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Schinkenspec w/ Qview - Page 2

post #21 of 24

Just amazing!  Agreed that this is one of the best posts I've seen.  Great step by step.  I have saved this, and would like to try my hand at it.

 

Thanks!

post #22 of 24
Thread Starter 

I am humbled by all of the response, I am only too glad that I could help with the passing on what little amount of knowledge that I have  -- again thanks

post #23 of 24

ok so i have come back from butchering my pig today and i have a few prized ham chunks that are intended for this. I only worry at this point is that i dont have the exact same curring salt as you. I think i can just do the math and figure it out in order to have the right amount of nitrite in it. Mine is 92.5% salt and 6.4% sodium nitrite. essentially cure number one but sold under the prague powder name.

 

a couple questions for ya. How "well ventatlated" does this drying room have to be? I will be doing all of this in my shop/garage/meat smoking area ;) so it is quite dry but i dont really want to just have the meat hanging in the free air as there is a fair bit of dust in there. Could i just hang it in my smoker and leave the air intake open and the chimney flu open? it may get a little cold in there but shouldn't be too bad cuz my garage is heated. I could set the air temp in the gargage to what ever you recommend.

 

also what kind of wood are you using for smoking it? i have the amazin pellet smoker so i'm limited to the pellets i currently have wich i think is hickory, maple, oak and misquite. I think. can't remember.

 

I'm also going to be making bacon. would it be a big deal if i smoke them at the same time? i don't think it would matter but figured i would ask.

 

hope to start the curing process as soon as i get home from work. can't wait.

post #24 of 24
Thread Starter 

ok so i have come back from butchering my pig today and i have a few prized ham chunks that are intended for this. I only worry at this point is that i dont have the exact same curring salt as you. I think i can just do the math and figure it out in order to have the right amount of nitrite in it. Mine is 92.5% salt and 6.4% sodium nitrite. essentially cure number one but sold under the prague powder name.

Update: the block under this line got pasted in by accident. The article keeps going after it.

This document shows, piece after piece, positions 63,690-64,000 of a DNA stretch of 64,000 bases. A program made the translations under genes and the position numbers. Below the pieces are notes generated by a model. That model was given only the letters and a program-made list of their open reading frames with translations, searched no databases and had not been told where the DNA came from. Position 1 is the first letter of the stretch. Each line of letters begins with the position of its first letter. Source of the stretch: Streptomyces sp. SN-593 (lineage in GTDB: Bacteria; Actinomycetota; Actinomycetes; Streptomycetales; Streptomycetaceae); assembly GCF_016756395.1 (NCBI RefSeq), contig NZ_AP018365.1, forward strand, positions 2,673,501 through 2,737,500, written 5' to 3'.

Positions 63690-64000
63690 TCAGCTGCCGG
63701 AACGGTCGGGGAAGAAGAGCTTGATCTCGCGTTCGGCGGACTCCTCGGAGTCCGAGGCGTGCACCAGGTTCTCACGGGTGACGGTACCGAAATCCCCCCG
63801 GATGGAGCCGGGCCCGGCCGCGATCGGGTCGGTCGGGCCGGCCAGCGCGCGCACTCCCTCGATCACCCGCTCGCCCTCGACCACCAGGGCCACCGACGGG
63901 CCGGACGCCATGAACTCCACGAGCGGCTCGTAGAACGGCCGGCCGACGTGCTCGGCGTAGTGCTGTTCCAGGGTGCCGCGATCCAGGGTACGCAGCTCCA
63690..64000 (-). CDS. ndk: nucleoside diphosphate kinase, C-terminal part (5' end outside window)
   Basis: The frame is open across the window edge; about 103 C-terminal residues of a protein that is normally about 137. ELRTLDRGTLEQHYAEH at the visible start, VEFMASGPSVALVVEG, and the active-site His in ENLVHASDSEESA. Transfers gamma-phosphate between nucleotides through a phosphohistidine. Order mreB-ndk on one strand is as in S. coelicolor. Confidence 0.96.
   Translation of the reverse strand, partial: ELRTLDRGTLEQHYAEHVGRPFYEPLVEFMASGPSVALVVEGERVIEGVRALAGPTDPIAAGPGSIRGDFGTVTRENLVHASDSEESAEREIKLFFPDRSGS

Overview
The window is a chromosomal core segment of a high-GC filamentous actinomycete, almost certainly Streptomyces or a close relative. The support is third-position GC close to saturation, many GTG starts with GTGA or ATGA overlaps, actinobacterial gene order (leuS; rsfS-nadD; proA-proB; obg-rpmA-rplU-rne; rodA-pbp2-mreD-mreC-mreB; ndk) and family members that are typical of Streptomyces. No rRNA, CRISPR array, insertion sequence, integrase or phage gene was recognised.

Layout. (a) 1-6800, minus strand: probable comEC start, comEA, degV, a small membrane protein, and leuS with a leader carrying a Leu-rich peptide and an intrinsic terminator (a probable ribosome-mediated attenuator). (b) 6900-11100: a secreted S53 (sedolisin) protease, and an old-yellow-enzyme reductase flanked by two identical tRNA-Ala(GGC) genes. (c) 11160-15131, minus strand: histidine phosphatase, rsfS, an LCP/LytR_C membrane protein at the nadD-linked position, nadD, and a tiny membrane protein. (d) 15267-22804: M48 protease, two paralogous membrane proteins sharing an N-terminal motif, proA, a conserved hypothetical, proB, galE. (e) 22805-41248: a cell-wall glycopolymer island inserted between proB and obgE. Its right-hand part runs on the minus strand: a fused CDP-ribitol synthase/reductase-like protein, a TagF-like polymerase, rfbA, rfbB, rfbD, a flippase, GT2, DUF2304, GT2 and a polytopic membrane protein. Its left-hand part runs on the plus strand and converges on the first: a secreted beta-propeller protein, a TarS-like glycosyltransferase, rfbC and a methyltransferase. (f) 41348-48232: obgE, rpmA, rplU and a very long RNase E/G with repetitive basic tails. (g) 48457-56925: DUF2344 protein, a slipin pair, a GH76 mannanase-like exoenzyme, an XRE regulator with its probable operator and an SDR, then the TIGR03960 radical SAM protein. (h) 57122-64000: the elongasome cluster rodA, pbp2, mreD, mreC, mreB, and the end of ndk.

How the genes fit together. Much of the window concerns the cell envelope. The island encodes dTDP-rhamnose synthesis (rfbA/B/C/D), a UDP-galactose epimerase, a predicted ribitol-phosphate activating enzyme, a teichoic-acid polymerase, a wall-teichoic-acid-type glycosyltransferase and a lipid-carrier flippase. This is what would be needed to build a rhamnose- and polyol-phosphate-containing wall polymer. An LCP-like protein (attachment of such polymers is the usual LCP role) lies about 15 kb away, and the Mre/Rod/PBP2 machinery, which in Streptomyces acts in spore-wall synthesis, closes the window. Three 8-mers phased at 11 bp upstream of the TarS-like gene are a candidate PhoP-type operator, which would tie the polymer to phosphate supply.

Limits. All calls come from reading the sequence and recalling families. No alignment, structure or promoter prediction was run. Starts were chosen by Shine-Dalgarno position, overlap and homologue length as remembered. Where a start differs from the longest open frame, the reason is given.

A couple questions for ya. How "well ventilated" does this drying room have to be?

 

You need a good circulation of air, think of a cooling fan you might have in the house set on the lowest speed so that the air moves

 

I will be doing all of this in my shop/garage/meat smoking area ;) so it is quite dry but i dont really want to just have the meat hanging in the free air as there is a fair bit of dust in there.

 

How much dust are we talking about – the dust bowl of the thirties?? icon_lol.gif

 

You should see my place  icon_redface.gif

 

 

 Could i just hang it in my smoker and leave the air intake open and the chimney flu open?

 

Yes you could BUT remember to leave the door(s) open as temperature goes up ah humidity will make the product sweat which you do not want

 

 it may get a little cold in there but shouldn't be too bad cuz my garage is heated. I could set the air temp in the gargage to whatever you recommend.

 

Temperature to start the drying process --- I do 10 - 15 degrees C with 65% humidity and this is for two to three days. The meat needs to feel dry and starting to get firm. There is a fine line as you do not want it to get too dry or it will what is commonly termed as case harden(ing).

 

Second part is the hardest --- you have to transfer it to a colder place where you can have the temperature at 4 – 5 degrees C and humidity 80 – 85% What you are doing is drying the product out slowly (4 – 5 degrees C) while at the same time preventing case hardening (humidity 80 – 85%)

 

This is how I do all my dried sausage – hams and salamis

 

As said this is the hardest part – the waiting – good things cannot be rushed

 

I aim for a weight loss of 30% of when you start the drying process

 

also what kind of wood are you using for smoking it? i have the amazin pellet smoker so i'm limited to the pellets i currently have wich i think is hickory, maple, oak and misquite. I think can't remember.

 

 Use a combination of hard woods as well as soft woods in a dust form, think of the stuff you get from a table saw for the soft woods and the hard woods are a lot courser. It is put down in layers soft – hard – soft this gives us an eight hour burn (smoulder is the right word). I would probably go with the hickory and oak as a combination (if possable)

 

I'm also going to be making bacon. would it be a big deal if i smoke them at the same time? i don't think it would matter but figured i would ask.

 

No it’s no big deal the more you can get in should be ok just do not overcrowd as you need air movement

 

hope to start the curing process as soon as i get home from work. can't wait.

 

Hope I have answered to you satisfaction, by all means give me a shout if I can help more

 

Robert

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